The Vampire Voss

by Colleen Gleason

4 Star Review

A Dark and Edgy Regency Paranormal

The Vampire Voss by Colleen Gleason: Regency Draculia Trilogy, Book 1

Reviewed: July 20, 2011

Genres: Historical Paranormal Romance

Series: Regency Draculia Trilogy, Book 1

Rating: 4 Stars

Length: 380 Pages

Formats: Paperback, Kindle, Nook

Disclosure: This book was provided to me through the Vine program for the purpose of an honest review. The rating, review, and all included thoughts and comments are my own.

What I Read...

One hundred and forty-eight years ago, Lucifer slid into the dreams of a young nobleman named Voss, now Viscount Dewhurst, and put forth an offer Voss had no interest in refusing. In so doing, he, like other descendants of Vlad Tempest, accepted Lucifer's Mark and stepped from a life of pampered privilege into a life of blood, desire, and unending salacious indulgence. Barring a grievous beheading or a splinter in the heart, Voss was immortal, and never being one to live within boundaries when he was human, the additional freedoms of being a vampire suited him just fine.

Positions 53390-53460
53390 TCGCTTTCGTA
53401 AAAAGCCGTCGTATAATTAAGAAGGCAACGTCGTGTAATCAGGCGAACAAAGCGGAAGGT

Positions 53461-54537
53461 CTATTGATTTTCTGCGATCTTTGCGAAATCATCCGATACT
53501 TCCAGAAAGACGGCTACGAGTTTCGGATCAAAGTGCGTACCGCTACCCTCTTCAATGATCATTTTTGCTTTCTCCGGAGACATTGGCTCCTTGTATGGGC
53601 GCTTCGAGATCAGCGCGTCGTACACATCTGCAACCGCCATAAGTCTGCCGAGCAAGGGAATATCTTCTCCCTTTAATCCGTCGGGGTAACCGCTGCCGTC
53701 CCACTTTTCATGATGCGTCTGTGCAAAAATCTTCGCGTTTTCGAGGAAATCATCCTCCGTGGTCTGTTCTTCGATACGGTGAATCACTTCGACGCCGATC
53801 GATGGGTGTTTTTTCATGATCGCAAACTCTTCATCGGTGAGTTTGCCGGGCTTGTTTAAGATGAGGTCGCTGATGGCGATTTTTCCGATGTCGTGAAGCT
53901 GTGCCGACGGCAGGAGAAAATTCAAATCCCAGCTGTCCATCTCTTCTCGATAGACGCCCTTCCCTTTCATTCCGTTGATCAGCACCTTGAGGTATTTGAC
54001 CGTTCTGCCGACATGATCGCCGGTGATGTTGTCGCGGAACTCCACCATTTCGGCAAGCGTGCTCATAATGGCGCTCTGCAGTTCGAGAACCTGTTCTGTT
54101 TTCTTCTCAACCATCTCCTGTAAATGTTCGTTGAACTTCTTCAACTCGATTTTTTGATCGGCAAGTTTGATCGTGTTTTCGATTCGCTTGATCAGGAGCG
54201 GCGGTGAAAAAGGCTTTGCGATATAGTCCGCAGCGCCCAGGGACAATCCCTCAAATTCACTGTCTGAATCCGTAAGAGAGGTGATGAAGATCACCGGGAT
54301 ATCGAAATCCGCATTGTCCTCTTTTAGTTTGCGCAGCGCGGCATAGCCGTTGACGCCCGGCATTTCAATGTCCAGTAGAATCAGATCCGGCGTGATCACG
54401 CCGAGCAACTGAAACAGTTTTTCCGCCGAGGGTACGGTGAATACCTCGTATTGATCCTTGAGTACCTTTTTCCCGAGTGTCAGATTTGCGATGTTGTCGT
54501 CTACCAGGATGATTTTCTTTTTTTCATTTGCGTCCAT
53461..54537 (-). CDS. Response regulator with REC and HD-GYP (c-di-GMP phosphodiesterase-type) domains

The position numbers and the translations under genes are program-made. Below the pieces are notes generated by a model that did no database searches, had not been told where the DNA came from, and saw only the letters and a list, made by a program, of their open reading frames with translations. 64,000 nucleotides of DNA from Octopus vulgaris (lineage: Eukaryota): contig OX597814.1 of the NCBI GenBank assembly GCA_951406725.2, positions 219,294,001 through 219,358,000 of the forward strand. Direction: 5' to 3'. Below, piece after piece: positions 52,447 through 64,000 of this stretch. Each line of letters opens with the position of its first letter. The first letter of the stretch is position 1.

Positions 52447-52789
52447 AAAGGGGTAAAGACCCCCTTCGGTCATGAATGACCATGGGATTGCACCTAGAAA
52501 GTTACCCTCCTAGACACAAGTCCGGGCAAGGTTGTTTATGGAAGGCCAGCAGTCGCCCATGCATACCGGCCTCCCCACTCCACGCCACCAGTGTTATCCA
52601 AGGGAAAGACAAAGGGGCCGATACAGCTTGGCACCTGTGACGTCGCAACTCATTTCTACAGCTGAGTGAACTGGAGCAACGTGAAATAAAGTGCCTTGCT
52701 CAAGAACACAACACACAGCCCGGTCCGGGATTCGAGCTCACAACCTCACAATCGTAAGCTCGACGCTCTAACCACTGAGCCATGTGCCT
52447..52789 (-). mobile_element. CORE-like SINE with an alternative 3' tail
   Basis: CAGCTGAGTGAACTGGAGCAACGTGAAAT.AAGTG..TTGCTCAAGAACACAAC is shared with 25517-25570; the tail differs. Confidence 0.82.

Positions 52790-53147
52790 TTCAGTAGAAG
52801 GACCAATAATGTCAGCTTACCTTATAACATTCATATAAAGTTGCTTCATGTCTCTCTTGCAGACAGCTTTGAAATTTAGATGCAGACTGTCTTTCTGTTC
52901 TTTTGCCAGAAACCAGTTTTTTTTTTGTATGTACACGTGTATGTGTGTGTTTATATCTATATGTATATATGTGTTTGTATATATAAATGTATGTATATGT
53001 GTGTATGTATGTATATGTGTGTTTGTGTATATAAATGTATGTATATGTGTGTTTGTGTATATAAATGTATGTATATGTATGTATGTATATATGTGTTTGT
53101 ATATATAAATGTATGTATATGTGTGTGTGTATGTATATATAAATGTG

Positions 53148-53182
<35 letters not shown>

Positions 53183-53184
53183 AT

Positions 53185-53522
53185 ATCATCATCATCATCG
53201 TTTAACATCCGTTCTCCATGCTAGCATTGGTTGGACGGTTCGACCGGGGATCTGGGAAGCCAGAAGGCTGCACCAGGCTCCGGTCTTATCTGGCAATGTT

He is a self-involved, insouciant narcissist who revels in his debauchery and devises grand plans to uncover the weaknesses of every other of his kind. Disregarding the chasm that exists in the Draculia, he plays his mind games with both the contingent who choose to live among humans without killing and those who see humans as nothing but food, killing indiscriminately as they satisfy their hungers for blood and sex. Independent of both, beholden to no one but himself...and perhaps Lucifer...he dances between the two, giving neither side his fealty. He personally doesn't kill his food...but it's not out of any sort of loyalty. He's just too busy sexing them up to bother.